Philostratus' Life of Apollonius: third-century biography of a charismatic teacher and miracle worker from the first century CE, who is often likened to Jesus of Nazareth.
In the Life of Apollonius, Athenian author Philostratus (a sophist who lived from c.170 to c.247) tells the story of Apollonius of Tyana, a charismatic teacher and miracle worker from the first century CE. (A summary of this work can be found here.) It is an apologetic vie romancée, in which Philostratus tries to prove that Apollonius was a man with divine powers, but not a magician.
The translation was made by F.C. Conybeare and was published in 1912 in the Loeb Classical Library.
[8.15] They then said farewell to Demetrius, who was despondent about them, but they bade him hope for the best, as one brave man should for others as brave as himself, and then they sailed for Sicily with a favorable wind, and having passed Messina they reached Tauromenium on the third day. After that they arrived at Syracuse and put out for the Peloponnese about the beginning of the autumn; and having traversed the gulf they arrived after six days at the mouth of the Alpheus, where that river pours its waters, still sweet, into the Adriatic and Sicilian Sea.
Here then they disembarked, and thinking it well worth their while to go to Olympia, they went and stayed there in the temple of Zeus, though without ever going further away than Scillus. A rumor as sudden as insistent now ran through the Hellenic world that the sage was alive and had arrived at Olympia. At first the rumor seemed unreliable; for besides that they were humanly speaking unable to entertain any hope for him inasmuch as they heard that he was cast into prison, they had also heard such rumors as that he had been burnt alive, or dragged about alive with grapnels fixed in his neck, or cast into a deep pit, or into a well. But when the rumor of his arrival was confirmed, they all flocked to see him from the whole of Greece, and never did any such crowd flock to any Olympic festival as then, all full of enthusiasm and expectation.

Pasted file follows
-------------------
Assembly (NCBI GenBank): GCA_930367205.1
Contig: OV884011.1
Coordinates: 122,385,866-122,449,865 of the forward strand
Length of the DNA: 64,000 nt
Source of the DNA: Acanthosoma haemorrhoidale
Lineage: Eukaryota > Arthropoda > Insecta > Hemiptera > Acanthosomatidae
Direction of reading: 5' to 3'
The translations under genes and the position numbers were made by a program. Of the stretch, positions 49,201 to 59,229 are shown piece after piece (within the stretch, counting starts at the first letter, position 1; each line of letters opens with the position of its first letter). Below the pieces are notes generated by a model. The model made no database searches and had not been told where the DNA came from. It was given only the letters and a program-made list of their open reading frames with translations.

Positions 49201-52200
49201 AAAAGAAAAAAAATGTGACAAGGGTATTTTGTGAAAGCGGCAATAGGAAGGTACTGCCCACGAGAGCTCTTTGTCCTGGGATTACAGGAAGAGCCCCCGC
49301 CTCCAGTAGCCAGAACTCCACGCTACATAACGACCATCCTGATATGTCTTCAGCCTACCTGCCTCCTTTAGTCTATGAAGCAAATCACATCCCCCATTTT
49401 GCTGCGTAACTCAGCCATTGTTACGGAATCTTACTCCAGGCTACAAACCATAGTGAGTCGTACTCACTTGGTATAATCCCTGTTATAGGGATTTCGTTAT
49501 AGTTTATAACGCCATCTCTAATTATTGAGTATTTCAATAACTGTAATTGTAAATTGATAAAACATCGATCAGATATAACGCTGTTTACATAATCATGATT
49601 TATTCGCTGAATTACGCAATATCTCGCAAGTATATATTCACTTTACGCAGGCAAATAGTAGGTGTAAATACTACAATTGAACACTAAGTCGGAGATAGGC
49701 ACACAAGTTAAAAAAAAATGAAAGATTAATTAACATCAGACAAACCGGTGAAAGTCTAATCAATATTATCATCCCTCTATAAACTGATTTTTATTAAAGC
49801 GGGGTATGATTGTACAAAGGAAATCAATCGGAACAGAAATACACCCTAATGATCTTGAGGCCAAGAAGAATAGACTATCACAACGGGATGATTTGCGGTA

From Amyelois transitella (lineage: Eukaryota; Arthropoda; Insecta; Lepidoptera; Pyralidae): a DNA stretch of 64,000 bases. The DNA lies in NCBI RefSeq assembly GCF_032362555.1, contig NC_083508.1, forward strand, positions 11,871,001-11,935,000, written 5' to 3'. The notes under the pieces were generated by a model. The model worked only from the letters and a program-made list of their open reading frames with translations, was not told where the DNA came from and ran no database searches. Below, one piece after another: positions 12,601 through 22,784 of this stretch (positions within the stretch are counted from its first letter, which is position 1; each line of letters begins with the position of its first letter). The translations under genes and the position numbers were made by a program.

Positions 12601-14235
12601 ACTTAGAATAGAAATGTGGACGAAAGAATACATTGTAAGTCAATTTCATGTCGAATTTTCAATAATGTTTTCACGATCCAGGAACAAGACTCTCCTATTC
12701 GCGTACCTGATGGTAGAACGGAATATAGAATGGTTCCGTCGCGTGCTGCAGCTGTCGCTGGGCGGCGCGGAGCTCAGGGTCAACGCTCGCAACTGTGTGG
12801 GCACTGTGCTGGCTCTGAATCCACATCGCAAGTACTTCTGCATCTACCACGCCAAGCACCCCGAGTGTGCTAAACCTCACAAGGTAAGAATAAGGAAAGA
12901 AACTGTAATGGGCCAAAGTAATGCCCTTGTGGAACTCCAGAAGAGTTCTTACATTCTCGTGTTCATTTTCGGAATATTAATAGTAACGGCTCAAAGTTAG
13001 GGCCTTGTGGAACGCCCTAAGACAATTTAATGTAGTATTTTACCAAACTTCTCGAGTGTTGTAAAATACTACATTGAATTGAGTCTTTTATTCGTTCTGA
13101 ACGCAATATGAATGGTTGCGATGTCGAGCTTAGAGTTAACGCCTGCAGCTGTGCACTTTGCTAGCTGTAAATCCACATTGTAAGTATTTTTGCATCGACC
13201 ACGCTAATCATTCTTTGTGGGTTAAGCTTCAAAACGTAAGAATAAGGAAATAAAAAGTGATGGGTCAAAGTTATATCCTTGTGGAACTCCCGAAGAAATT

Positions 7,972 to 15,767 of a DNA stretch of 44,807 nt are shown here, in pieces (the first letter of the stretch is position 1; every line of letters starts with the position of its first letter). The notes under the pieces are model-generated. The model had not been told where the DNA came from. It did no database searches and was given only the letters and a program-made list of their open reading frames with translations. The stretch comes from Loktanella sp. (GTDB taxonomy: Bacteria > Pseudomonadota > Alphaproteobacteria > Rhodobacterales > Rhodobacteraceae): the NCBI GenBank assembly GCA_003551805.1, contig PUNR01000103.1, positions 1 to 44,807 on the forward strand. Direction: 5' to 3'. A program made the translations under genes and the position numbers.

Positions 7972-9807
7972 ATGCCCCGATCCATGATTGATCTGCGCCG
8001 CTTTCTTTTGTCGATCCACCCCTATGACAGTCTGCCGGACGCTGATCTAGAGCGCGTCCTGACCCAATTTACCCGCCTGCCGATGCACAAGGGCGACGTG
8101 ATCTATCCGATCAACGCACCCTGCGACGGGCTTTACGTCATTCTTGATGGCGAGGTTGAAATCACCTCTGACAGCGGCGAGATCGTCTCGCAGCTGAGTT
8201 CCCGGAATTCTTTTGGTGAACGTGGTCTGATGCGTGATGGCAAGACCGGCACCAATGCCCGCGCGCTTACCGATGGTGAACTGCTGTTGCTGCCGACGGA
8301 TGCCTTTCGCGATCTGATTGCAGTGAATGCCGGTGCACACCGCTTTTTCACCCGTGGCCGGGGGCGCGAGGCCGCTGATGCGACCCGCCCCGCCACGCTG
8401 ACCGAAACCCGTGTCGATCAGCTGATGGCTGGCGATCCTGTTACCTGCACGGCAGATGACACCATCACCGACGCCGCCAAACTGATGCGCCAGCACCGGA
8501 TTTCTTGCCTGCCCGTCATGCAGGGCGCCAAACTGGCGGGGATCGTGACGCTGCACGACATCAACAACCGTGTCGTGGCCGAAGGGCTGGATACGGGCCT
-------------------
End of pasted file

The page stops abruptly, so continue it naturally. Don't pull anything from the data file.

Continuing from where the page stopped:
People came straight from Elis and Sparta, and from Corinth away at the limits of the Isthmus; and the Athenians too, although they are outside the Peloponnese; nor were they behind the cities which are at the gates of Pisa, for it was especially the most celebrated of the Athenians that hurried to the temple, together with the young men who flocked to Athens from all over the earth. Moreover there were people from Megara just then staying at Olympia, as well as many from Boeotia, and from Argos, and all the leading people of Phocis and Thessaly.
Some of them had already made Apollonius' acquaintance anxious to pick up his wisdom afresh, for they were convinced that there remained much to learn, more striking than what they had so far heard; but those who were not acquainted with him thought it a shame that they should seem never to have heard so great a man discourse.